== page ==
“We waited until my game was more mature and I knew I was playing pretty good,” said Lincicome. “I was ready [for this]. Hopefully I am ready [for a professional career].”


Famous Caddie


There are a lot of proud fathers on the bag this week. But one caddie is quite well known outside of the circle of women's amateur golf. Former tennis great Ivan Lendl, owner of 94 career tournament wins and 270 straight weeks as the No. 1 player in the world, is now simply another proud papa.

This week, he's “looping” for 13-year-old daughter Isabelle, the youngest competitor in this year's Women's Amateur. In fact, Ivan has been jaunting around the country to watch his daughters – 14-year-old Marika reached the third round of the Girls' Junior and competed at the Rolex Tournament of Champions – play golf tournaments.

“I've caddied so much lately,” says Lendl, himself a strong player who has won his share of prize money in celebrity competitions.

Isabelle, of Goshen, Conn., performed quite admirably in her first Women's Amateur, shooting a 76 to tie for 36th among the 156 competitors.

“It could have been better,” said Isabelle, the second of Lendl's five daughters. “I missed a couple of short putts.”

The biggest intangible Ivan is trying to teach his daughters is course management. That, in itself, cost Isabelle a couple of strokes on Monday. She took too much club at No. 11 and made a double bogey at the par 3 and then followed that up with another bogey at 12. She did make three birdie putts on the back nine and holed a long putt from the fringe at 18 for a par.

“They just don't know where to pick their target, so they have the biggest margin for error,” said Ivan. “So that's where I try to help them.”

As for nerves, Ivan said there's more pressure in friendly matches at home. Ivan often teams with his 11-year-old Daniella against Marika and Isabelle. And the two elder siblings don't like to lose to their little sis'.

“It's not fun to lose to her,” Isabelle said of Daniella, who has won 11 of 13 tournaments she has entered this summer.

Added Ivan: “When we win, we rub it in.”

As for advice, Isabelle has talked to several more-experienced players this week, including 2004 USA Curtis Cupper Elizabeth Janangelo, who also hails from Connecticut (West Hartford).

“She just said, ‘Go get ‘em,’ ” said Isabelle.

Her goal is to make match play, something she failed to do two weeks ago at the Girls' Junior where she missed the cut by two strokes. But she watched how Marika handled herself and soaked it up through osmosis. Nevertheless, the week has been a thrill.

“It's been a lot of fun,” she said.

Eagle Has Landed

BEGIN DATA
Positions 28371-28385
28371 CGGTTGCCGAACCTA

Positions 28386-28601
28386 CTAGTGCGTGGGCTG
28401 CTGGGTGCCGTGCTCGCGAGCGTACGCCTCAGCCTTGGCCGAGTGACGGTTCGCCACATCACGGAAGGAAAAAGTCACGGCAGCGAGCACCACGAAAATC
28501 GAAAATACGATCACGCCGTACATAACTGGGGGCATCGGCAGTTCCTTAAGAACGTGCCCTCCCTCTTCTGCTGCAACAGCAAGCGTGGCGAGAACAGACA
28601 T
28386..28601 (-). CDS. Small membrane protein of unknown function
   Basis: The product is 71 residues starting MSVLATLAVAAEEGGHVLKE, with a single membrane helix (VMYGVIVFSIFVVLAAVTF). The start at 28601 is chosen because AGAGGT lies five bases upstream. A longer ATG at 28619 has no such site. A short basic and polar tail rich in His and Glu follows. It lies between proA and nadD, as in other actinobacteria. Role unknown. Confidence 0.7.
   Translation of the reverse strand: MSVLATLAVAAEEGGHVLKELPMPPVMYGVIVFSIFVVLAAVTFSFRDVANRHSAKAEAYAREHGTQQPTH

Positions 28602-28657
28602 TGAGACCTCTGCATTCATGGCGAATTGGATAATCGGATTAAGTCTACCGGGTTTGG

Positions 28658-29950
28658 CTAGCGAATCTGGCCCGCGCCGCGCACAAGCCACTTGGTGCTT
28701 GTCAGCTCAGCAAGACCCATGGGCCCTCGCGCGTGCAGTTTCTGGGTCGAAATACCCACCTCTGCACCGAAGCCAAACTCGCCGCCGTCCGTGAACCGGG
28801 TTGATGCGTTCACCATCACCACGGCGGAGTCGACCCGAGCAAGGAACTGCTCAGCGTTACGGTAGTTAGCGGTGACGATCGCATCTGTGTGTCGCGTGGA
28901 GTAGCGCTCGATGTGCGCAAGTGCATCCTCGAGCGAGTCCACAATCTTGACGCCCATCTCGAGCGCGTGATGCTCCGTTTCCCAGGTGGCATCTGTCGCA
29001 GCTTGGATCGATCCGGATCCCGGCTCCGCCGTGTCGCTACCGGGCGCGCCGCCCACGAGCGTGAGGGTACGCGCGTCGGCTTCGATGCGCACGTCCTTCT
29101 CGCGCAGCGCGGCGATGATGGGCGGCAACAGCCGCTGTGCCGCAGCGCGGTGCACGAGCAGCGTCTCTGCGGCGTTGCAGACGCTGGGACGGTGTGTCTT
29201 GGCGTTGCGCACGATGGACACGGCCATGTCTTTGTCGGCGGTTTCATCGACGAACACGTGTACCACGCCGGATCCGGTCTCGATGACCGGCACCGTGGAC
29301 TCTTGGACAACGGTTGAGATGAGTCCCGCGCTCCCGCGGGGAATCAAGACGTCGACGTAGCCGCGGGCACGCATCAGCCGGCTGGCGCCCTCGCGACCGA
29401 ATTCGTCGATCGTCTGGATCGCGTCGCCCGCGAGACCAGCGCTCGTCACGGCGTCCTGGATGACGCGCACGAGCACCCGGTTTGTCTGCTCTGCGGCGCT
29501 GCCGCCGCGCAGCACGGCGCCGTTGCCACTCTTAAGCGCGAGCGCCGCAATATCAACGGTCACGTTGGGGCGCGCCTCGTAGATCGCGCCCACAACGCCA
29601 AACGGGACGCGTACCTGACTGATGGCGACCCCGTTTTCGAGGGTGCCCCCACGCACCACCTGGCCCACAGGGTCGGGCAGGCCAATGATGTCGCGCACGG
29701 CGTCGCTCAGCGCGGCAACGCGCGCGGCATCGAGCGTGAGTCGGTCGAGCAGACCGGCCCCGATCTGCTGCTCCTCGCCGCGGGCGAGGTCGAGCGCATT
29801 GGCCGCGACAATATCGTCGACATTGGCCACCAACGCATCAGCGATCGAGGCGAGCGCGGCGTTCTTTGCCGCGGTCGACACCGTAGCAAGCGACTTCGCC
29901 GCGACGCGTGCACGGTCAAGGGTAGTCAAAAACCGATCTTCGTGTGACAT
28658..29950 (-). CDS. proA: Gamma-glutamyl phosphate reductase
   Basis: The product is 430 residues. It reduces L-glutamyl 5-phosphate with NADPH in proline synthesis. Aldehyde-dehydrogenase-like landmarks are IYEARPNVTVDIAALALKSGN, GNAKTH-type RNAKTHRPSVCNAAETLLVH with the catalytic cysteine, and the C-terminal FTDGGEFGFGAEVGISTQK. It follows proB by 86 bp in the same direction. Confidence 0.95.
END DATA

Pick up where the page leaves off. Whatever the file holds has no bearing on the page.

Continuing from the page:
A couple of players recorded eagles on Monday, but only Nicole Cutler of Cherry Hills Village, Colo., did it on a par 4. At the 354-yard fourth hole, the 23-year-old Vanderbilt University graduate used a 54-degree wedge from 87 yards out, drawing quite a reaction from the gallery, which was following her better-known fellow-competitor, 14-year-old Michelle Wie.

Wie had a large gallery following her around the course, but Cutler outplayed her, shooting a 1-under 71 to Wie's 75.


Cutler was going to turn pro last fall, but she suffered a wrist injury in an accident. She will turn pro after the Women's Amateur and start preparing for LPGA Qualifying School.

Who Needs Practice?

Charlotte Mayorkas of Murietta, Calif., showed up on Monday without the benefit of a practice round, but still managed to shoot a respectable 78. Mayorkas flew from Toledo, Ohio, to Erie on Sunday after competing in the LPGA Tour's Jamie Farr Classic on a sponsor's exemption. She made the cut and finished 56th, but it also meant she would not have a practice round prior to the Women's Amateur.

“It wasn't that hard,” said the first-team All-American from UCLA. “I came out a little early and saw some of the holes. I had a [yardage] book with me.”

The toughest thing might have been fatigue. Mayorkas not only just finished playing a 72-hole event, but she also carried her own bag, something she did at last year's Women's Amateur at Philadelphia Country Club.

I got a little on the back nine,” said Mayorkas, who led the Bruins to the NCAA Division I team title in May. She will be a senior at UCLA this fall. “It got a little frustrating missing those putts.”


Get Them While They're Hot


Anticipating a large crowd for the first round of stroke-play qualifying, The Kahkwa Club printed up 2,000 sheets that had the starting times and groupings. By the afternoon, those sheets had been all gobbled up, forcing the club to print up more copies. The Women's Amateur has drawn huge interest from the local media, with the Erie Times-News putting the championship on the front page of the entire paper. The television stations have also been out in earnest covering the event.


David Shefter is a USGA staff writer. E-mail him with questions or comments at